Making sense of the diverse house church movement currently sweeping across the U.S.
The church meeting in a house is no new phenomenon; there have been house churches ever since the book of Acts. Many of our current legacy churches—the term we prefer for traditional churches because we value the legacy they passed on to us—began in homes. However, these house churches aren’t seeking to “grow up” and move into a building. They have a theology of staying small (usually fewer than 20 people) and multiplying into many different locations.
Though the house church movement has grown globally for years, in America this current move of the Holy Spirit began taking off in the 1990s—and for somewhat pragmatic reasons. God uses all kinds of church, yet during this time more people began to meet as church in their homes, in restaurants, in workplaces, in college dorms and in other “everyday” locations. For a long time, everyone thought they were the only ones. Then we began to discover each other.
House2House, the ministry we helped found, played a small part in this. In 2000, two leaders of house church networks in Central Texas approached Tony, my husband, and me with the idea of a magazine to provide resources for the developing house church movement. For a few years, we produced a physical magazine; now it’s a Web-based ministry, house2house.com, seeking to help any church or group of people that desires to move toward a more organic form of disciple-making and church life. This ministry has given us the incredible privelege of a front seat in the arena of what God is doing with simple/organic churches around the nation as people contact us with their stories and questions.
Only 15 years ago, house churches in America were almost unheard of; we would’ve had difficulty identifying more than 200 to 300. Today the Pew Research Center reports that 9 percent of Protestants in the United States “attend services” in homes. Studies in 2008 and 2010 by the Barna Group estimate that 6 million adults attend some form of simple church. While some of these people also are part of a legacy church, this is a huge shift—and one only the Holy Spirit could have produced.
There is no central organization to what is going on. There are no superstars. There are no mega-conferences to attend. In fact, it’s difficult to see why the movement has such extraordinary influence. Yet the interest in this “new sociological phenomenon,” involving people from diverse theological backgrounds, has stretched even beyond the church to the secular media.
There are, perhaps, three main reasons for this attention:
1) People are recognizing that the center of Christianity has shifted from the West to continents such as Asia, and that house church movements are often the vehicle God is using to produce extraordinary growth. Most of us are aware of house churches in China, but India’s growth may have overtaken it. We have friends there whose network of house churches saw more than 750,000 baptisms on the Day of Pentecost in 2011! The book T4T by Steve Smith and Ying Kai describes a church-planting movement in a Southeast Asian country that has documented more than 1.7 million baptisms and 150,000 new church starts since 2001. Church-planting or disciple-making movements are impacting many nations, including some that are normally hostile to the gospel.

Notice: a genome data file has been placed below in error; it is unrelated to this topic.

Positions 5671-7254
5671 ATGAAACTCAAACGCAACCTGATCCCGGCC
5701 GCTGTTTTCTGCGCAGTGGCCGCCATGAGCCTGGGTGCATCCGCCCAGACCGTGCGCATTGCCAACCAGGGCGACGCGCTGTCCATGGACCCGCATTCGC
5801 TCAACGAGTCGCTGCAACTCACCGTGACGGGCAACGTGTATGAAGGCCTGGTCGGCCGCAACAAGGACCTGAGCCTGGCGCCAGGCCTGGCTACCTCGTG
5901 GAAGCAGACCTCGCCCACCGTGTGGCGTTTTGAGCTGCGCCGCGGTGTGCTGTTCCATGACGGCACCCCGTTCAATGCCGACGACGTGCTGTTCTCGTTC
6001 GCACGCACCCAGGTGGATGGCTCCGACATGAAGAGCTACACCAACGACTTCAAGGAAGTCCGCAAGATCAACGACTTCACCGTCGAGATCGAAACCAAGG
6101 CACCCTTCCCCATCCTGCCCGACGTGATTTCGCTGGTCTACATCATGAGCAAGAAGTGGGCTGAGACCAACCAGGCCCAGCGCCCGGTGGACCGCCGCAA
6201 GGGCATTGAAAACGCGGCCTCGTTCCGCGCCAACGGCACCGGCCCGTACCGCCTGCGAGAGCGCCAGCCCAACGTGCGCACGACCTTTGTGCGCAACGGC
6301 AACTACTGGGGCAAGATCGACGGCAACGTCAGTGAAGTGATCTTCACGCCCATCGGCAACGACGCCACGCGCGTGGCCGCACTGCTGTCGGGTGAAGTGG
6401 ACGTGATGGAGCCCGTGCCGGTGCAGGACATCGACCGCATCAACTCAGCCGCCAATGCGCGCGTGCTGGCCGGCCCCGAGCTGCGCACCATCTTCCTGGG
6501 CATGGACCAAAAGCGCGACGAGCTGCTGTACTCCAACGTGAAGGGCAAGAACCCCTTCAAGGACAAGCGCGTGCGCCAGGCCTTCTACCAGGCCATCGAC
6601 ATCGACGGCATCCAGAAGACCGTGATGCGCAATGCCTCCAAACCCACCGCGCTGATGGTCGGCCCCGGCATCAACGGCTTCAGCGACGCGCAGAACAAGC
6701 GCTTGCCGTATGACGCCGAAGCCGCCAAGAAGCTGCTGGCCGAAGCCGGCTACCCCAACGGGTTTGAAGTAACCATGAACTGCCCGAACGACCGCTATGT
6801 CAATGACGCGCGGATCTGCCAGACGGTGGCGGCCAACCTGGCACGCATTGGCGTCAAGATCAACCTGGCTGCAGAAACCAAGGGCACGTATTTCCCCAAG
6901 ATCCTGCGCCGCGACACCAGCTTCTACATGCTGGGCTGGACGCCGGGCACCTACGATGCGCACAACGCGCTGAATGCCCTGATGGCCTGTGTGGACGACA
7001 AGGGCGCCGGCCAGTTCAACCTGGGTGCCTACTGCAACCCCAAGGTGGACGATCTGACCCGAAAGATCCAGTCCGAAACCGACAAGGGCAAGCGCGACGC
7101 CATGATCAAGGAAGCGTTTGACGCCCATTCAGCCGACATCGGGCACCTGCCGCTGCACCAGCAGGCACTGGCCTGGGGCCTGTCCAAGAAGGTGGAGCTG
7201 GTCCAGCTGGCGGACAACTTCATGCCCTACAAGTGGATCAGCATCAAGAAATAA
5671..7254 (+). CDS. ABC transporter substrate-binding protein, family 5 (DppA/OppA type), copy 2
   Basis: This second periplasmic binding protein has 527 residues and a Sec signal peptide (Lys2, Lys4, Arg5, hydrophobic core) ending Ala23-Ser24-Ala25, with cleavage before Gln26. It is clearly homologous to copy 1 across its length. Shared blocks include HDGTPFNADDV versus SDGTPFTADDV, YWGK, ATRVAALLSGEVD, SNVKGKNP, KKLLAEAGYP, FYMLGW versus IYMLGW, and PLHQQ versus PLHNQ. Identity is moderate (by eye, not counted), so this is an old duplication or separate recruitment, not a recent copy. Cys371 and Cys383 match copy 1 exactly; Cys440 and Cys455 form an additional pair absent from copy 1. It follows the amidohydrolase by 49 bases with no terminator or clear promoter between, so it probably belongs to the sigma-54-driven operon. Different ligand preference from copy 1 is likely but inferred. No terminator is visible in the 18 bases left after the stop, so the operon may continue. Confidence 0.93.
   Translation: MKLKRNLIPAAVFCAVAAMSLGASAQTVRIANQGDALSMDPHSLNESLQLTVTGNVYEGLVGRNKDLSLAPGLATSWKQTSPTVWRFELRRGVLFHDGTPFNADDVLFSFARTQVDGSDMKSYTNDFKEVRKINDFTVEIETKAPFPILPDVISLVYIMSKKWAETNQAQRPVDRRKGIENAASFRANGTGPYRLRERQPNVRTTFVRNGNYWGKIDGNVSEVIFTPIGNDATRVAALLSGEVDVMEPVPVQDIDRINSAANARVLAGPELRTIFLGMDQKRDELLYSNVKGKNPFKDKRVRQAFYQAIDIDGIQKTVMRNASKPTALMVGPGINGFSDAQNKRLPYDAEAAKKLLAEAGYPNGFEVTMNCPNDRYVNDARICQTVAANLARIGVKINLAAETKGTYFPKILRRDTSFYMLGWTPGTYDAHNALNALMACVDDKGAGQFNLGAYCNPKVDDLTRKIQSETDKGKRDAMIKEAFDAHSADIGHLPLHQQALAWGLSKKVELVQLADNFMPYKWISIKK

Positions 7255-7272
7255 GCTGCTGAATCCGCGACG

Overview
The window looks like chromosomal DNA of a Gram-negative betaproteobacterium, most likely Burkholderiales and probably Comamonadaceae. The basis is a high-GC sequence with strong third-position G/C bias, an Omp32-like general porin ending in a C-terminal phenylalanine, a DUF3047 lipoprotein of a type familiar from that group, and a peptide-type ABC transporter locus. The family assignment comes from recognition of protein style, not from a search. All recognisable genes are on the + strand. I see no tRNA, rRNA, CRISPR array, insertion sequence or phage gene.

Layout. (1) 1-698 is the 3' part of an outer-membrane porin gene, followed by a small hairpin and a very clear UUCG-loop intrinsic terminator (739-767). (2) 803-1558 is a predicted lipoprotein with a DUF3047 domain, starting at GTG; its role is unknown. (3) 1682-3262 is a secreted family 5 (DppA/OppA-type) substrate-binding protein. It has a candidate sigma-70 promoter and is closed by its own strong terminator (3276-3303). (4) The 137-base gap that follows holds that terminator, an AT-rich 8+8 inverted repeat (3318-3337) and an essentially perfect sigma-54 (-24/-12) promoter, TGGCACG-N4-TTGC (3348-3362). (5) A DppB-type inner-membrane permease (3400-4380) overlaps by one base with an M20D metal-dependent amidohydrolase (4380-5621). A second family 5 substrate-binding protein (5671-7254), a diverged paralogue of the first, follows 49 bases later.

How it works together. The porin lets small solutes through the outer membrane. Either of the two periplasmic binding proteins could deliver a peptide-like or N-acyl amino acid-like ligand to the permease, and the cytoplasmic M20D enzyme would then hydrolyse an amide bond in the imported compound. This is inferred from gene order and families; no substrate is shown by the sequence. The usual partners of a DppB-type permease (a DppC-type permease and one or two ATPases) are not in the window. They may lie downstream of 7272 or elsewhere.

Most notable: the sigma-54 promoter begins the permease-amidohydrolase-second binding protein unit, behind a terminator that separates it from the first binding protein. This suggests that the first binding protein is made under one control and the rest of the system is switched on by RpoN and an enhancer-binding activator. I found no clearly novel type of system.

2) Current economic challenges are forcing churches to rethink their missions strategy. Some legacy churches are having difficulty meeting their budgets, forcing them to vacate costly premises or lay off staff members. House churches that require little or no finance become very attractive.
3) Simply put, it’s a sovereign move of God. Although a few adopt house church patterns because of disillusionment with the establishment, it seems that God Himself is challenging many to embrace its principles.
Most Christians accept that real church isn’t the building but still think of it as the event—the sacred hour on Sunday morning. The Bible often describes church as a family: God is our Father; fellow believers are our brothers and sisters. Family isn’t something we go to, although healthy families get together often. Instead, it’s something we are, defined by our relationships and shared lives. In this smaller context, we can easily obey the “one anothers” the New Testament describes.
The basic building block of church is the “two or three” with Jesus in the midst (Matt. 18: 16-20). The presence of Jesus makes it church. In the informality of meeting in a home, with Jesus as the focus, disciples are made and lives transformed. Simple/organic church implies a 24/7 non-religious kingdom lifestyle in which there is no sacred/secular divide; all of life is to be lived for Jesus. We are just as “spiritual” at work or playing sports as when we are gathered together. Without multiple meetings to attend each week, there is more time to get to know our non-believing neighbors too.
Within simple/organic church, then, we need one key skill: listening to Jesus and obeying what He says. Both mission and community will follow.
For example, at one gathering we spent 15 minutes individually asking Jesus what He wanted to say to our church. God revealed the same message to more than half the people through Scriptures, ideas and prophetic words. It was exemplified by a vision our daughter had: a fruit tree with a group of people around it that became multiple fruit trees with many groups. That word has since become a reality as daughter and even granddaughter churches have emerged.
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